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Equity Crowdfunding—a Women’s Game?

Published on Feb 15, 2021 in Crowdfunding News

Something worth celebrating is happening in the world of finance. Equity crowdfunding is leveling the playing field for founders seeking funding, and as a result, women entrepreneurs are thriving in this space. This benefits everyone, but we still have a long way to go to fully empower female entrepreneurship. 

Challenges and Opportunities Facing Female Founders

It’s 2021, and sourcing capital is still a huge barrier for female founders. Business-loan approval rates for women are 20% lower than for their male counterparts, and less than 3% of venture capital worldwide goes to women. Women start businesses with 53% less capital on average than men and see a 25% lower revenue than men in the same industry. 

Why is this endemic imbalance still so notable? Most people chalk it up to the simple fact that people tend to fund people like them. Men fund men and women fund women, and there aren’t many women in investment. Women have to join the “boy’s club” and constantly battle stereotypes to get on the playing field with investors. The cycle, thus, is perpetuated, keeping women largely out of the game.

Gender Dynamics in Equity Crowdfunding

However, in recent years, an alternative way to raise funds has emerged, changing the system of access to capital, and seemingly leveling the playing field. We’re talking, of course, about equity crowdfunding.

While men still use this funding strategy on a much larger scale than women—and raise significantly more funds through it—women are much more likely to reach their campaign goals.

There are many theories as to why women’s crowdfunding campaigns perform better, but it’s widely believed that it’s because of certain attributes that hold a lot of appeal in the crowdfunding space and that tend to be stronger with women than men.

Traits that Predict Campaign Success

First of all, women tend to have a more holistic approach in their campaigns: they understand community-building, brand awareness, and the importance of the media and people supporting their ideas. Maybe this is due to the simple fact that in the past they’ve had to work that much harder to prove the validity of their ideas to get recognition and funding.

Ventures spearheaded by women are more often focused on impacting society and bringing about greater change. This basic motivation makes their business structure different, and it also makes them much more attractive to regular people hoping to make a profit with their investment but mostly hoping to support ventures that do good in the world.

Women inspire trust and engage more with their investors. Women tend to grow their ventures faster after receiving funding and are more responsible in paying back investors with their profits. Their upper hand in emotional intelligence gives them the ability to convey empathy and honesty, and communicate more clearly through their campaigns and with individual investors.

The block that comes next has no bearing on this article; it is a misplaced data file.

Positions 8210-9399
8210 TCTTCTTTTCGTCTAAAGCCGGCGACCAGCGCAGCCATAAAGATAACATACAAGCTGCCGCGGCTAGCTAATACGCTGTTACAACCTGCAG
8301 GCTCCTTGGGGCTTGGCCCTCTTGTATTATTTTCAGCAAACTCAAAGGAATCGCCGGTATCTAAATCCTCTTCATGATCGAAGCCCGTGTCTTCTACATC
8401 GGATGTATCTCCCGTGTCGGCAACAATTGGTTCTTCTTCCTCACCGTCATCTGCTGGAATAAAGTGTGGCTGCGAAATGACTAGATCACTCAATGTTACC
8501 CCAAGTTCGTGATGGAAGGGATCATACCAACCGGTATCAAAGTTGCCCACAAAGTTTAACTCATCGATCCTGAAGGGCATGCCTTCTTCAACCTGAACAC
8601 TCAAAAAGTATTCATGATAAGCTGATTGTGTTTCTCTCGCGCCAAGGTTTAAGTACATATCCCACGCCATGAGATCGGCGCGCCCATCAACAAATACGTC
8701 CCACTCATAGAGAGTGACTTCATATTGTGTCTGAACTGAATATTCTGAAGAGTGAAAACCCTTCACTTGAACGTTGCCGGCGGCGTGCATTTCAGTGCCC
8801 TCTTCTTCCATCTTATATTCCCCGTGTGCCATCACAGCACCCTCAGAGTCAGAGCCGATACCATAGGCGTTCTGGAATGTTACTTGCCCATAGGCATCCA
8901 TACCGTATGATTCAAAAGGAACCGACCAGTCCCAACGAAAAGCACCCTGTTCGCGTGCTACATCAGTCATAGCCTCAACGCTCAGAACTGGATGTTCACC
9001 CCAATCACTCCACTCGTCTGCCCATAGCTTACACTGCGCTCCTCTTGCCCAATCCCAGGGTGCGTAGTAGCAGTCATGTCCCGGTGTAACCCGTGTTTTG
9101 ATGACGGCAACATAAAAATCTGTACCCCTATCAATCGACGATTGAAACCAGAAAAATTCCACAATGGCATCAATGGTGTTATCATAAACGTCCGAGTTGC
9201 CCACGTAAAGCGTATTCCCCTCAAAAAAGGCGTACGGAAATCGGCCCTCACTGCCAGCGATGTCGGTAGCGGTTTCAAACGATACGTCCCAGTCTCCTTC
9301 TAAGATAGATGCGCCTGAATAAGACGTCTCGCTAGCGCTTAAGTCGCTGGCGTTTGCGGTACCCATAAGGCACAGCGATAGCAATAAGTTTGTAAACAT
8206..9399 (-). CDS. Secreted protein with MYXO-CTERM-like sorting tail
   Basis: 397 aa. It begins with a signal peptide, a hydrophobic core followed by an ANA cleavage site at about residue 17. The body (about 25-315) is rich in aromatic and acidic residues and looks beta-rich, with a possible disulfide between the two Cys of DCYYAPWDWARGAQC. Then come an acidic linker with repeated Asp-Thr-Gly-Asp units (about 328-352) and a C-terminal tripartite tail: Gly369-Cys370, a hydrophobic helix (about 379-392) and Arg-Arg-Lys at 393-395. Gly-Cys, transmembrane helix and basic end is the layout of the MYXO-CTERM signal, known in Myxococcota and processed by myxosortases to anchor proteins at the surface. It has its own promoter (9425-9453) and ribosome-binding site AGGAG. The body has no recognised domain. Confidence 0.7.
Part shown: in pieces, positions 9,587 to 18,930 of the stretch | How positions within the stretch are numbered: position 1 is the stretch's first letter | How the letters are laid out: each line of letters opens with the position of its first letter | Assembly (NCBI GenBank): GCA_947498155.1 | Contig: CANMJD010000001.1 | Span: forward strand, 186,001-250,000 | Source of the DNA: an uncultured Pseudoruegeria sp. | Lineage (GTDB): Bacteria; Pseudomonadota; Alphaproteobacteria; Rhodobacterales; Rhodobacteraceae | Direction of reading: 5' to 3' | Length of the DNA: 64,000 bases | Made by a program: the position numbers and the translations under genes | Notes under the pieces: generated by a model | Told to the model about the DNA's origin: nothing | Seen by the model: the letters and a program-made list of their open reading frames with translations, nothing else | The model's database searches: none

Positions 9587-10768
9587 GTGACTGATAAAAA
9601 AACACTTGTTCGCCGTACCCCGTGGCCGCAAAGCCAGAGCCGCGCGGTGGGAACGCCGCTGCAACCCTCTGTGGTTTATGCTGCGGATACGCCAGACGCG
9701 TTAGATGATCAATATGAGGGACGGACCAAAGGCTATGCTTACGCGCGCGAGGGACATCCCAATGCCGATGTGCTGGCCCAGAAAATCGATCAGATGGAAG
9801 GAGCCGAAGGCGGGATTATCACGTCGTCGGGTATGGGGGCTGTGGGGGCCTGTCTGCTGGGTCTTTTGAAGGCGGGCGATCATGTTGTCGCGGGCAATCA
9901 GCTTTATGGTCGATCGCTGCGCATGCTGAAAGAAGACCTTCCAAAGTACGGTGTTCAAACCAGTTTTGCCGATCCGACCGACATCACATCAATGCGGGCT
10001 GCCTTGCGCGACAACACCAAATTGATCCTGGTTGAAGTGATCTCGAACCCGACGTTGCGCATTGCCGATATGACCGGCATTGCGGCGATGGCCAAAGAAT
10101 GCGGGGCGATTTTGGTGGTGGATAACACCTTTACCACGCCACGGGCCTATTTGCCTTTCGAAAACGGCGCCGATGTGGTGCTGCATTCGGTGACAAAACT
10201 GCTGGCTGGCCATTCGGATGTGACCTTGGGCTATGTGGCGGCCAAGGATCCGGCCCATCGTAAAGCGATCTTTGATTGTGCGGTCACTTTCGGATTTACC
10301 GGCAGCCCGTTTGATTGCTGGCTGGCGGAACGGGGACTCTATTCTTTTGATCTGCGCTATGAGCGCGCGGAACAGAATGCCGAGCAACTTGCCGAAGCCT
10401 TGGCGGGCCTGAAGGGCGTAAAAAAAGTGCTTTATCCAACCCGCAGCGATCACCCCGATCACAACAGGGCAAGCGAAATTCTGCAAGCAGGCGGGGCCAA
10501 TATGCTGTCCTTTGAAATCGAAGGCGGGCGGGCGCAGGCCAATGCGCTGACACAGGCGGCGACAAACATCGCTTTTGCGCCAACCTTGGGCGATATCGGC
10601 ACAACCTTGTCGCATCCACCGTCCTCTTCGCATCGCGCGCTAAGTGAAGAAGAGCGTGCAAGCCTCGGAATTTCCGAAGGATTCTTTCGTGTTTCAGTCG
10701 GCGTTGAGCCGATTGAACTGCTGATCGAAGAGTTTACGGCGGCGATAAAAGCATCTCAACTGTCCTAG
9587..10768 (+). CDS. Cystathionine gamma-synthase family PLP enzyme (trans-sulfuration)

All of this creates more appeal for woman-led opportunities, but something else is also helping the cycle in financing start changing direction in favor of women: in addition to improving women’s odds at raising funds, it is also becoming clear that equity crowdfunding has the potential of making women the more powerful investors in this space. Why? Because they are the more powerful consumer: women make more purchasing decisions and are more often in charge of household spending. 


Equal Access to the Market Builds a Resilient Economy

Breaking the cycle of gender discrimination in investing doesn’t just help women. Giving women worldwide better access to the capital they need creates jobs and helps build a more resilient, inclusive economy. Women use their resources to reinvest in their community, something that plays a huge role in propelling economic recovery in the post-COVID-19 world.

Growing Awareness of Endemic Imbalance

Equity crowdfunding helps to shine a clearer light on the endemic imbalance that fuels women’s limited access to funds through traditional routes. In this light, we need to readjust not only our perceptions and expectations but also the behavior and attitudes of our institutions towards female entrepreneurship.

This awareness also helps us understand why so few women still pursue crowdfunding campaigns, and why their expectations—and subsequently, their goals—of funding are so much lower. But most importantly, it shows us that when women and men get equal access to the market, women succeed, and everyone benefits.

Start Exploring Equity Crowdfunding

Seizing opportunities to empower female entrepreneurship and eradicate these barriers should be a priority of institutions, entrepreneurs, investors, women, and men. At Arora Project, we believe we have a significant role to play. Our team has supported numerous campaigns led by women, helping them go way beyond their fundraising goals. We hope to see many more women explore equity crowdfunding in the near future, and we are here to help them reach their goals—and surpass them.

So to all the ambitious women entrepreneurs out there, we say, simply: your time is now. Got an idea? Run with it. Build your social networks, learn social media strategy, and start asking people for money. And if all of that sounds daunting, we’re here to support you, every step of the way. Let us know how we can help your venture thrive, and in the meantime, check out our previous blog posts on equity crowdfunding to learn the basics.

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